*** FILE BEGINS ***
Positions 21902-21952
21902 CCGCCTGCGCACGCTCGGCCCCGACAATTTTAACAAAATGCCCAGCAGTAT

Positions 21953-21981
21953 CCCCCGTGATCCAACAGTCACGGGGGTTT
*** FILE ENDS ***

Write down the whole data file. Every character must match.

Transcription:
Positions 21902-21952
21902 CCGCCTGCGCACGCTCGGCCCCGACAATTTTAACAAAATGCCCAGCAGTAT

Positions 21953-21981
21953 CCCCCGTGATCCAACAGTCACGGGGGTTT